Hemorrhagic cystitis, Cyclophosphamide-induced; Prophylaxis
  • Developed by: American Society of Clinical Oncology
  • Class of Recommendation: Class IIb
  • Strength of Evidence: Category B
  • Dosing Information
  • In the setting on stem cell transplantation, forced/saline diuresis or saline diuresis plus mesna is recommended.[1]

Non–Guideline-Supported Use

There is limited information regarding Off-Label Non–Guideline-Supported Use of Mesna (oral) in adult patients.

Pediatric Indications and Dosage

FDA-Labeled Indications and Dosage (Pediatric)

There is limited information regarding FDA-Labeled Use of Mesna (oral) in pediatric patients.

Off-Label Use and Dosage (Pediatric)

Guideline-Supported Use

There is limited information regarding Off-Label Guideline-Supported Use of Mesna (oral) in pediatric patients.

Non–Guideline-Supported Use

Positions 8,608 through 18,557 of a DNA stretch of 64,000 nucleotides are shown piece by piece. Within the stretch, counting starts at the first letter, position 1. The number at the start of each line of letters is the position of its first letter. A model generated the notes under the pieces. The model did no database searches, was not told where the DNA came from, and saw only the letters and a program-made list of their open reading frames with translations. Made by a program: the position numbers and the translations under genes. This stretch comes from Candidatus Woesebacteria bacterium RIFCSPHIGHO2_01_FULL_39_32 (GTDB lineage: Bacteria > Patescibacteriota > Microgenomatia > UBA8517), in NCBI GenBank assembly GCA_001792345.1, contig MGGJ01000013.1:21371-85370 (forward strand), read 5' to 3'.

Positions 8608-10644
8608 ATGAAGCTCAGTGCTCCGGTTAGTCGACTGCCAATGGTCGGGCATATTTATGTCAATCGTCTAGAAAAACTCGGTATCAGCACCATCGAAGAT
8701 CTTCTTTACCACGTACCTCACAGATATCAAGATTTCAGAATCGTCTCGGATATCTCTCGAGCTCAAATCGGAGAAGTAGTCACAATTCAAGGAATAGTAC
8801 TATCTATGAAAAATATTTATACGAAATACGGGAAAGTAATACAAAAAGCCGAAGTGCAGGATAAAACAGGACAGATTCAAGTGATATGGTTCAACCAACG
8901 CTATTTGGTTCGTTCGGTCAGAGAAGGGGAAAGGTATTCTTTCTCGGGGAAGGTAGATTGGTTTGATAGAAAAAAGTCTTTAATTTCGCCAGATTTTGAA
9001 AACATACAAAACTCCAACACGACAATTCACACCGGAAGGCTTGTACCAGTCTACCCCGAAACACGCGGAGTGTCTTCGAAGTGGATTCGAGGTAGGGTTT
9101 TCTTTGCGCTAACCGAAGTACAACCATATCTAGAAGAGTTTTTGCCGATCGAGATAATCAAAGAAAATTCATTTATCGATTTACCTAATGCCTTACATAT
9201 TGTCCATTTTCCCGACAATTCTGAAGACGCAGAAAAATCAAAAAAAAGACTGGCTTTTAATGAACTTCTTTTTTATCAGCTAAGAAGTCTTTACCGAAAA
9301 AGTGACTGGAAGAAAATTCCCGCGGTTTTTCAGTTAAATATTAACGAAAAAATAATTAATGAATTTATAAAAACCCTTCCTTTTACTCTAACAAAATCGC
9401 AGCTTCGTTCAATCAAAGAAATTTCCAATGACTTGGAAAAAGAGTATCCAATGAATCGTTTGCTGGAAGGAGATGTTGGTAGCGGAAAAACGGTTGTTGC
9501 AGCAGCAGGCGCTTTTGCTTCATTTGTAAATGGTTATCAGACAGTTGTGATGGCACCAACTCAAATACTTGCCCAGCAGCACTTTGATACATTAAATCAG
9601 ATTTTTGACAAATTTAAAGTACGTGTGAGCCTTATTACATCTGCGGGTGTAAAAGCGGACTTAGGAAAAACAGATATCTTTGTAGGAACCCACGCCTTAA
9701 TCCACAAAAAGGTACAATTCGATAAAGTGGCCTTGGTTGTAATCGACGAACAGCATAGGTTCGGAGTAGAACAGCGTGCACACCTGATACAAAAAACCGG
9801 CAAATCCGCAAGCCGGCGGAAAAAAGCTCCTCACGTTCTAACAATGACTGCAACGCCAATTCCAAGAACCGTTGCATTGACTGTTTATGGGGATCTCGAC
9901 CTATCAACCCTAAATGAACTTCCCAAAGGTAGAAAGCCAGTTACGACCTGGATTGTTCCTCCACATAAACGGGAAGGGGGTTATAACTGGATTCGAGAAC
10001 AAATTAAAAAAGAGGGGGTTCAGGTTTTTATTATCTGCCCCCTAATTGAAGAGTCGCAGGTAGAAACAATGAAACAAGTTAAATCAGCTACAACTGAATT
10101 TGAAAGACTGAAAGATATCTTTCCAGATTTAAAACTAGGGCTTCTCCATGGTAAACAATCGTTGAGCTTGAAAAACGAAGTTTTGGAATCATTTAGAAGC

There is limited information regarding Off-Label Non–Guideline-Supported Use of Mesna (oral) in pediatric patients.

Contraindications

  • MESNEX is contraindicated in patients known to be hypersensitive to MESNEX or to any of the excipients.

Warnings

Precautions

  • Hypersensitivity Reactions
  • Dermatologic Toxicity
  • Benzyl Alcohol Toxicity
  • Benzyl alcohol, a preservative in MESNEX, has been associated with serious adverse reactions and death (including gasping syndrome) in neonates, premature, and low-birth weight infants. The minimum amount of benzyl alcohol at which toxicity may occur is not known. Consider the combined daily metabolic load of benzyl alcohol from all sources when prescribing MESNEX (10.4 mg benzyl alcohol per mL). Neonates, premature, and low-birth weight infants, as well as patients receiving high dosages, may be more likely to develop toxicity. Monitor patients for signs or symptoms of toxicity. Avoid use in neonates, premature, and low-birth weight infants.
  • Laboratory Test Interferences
  • False-Positive Urine Tests for Ketone Bodies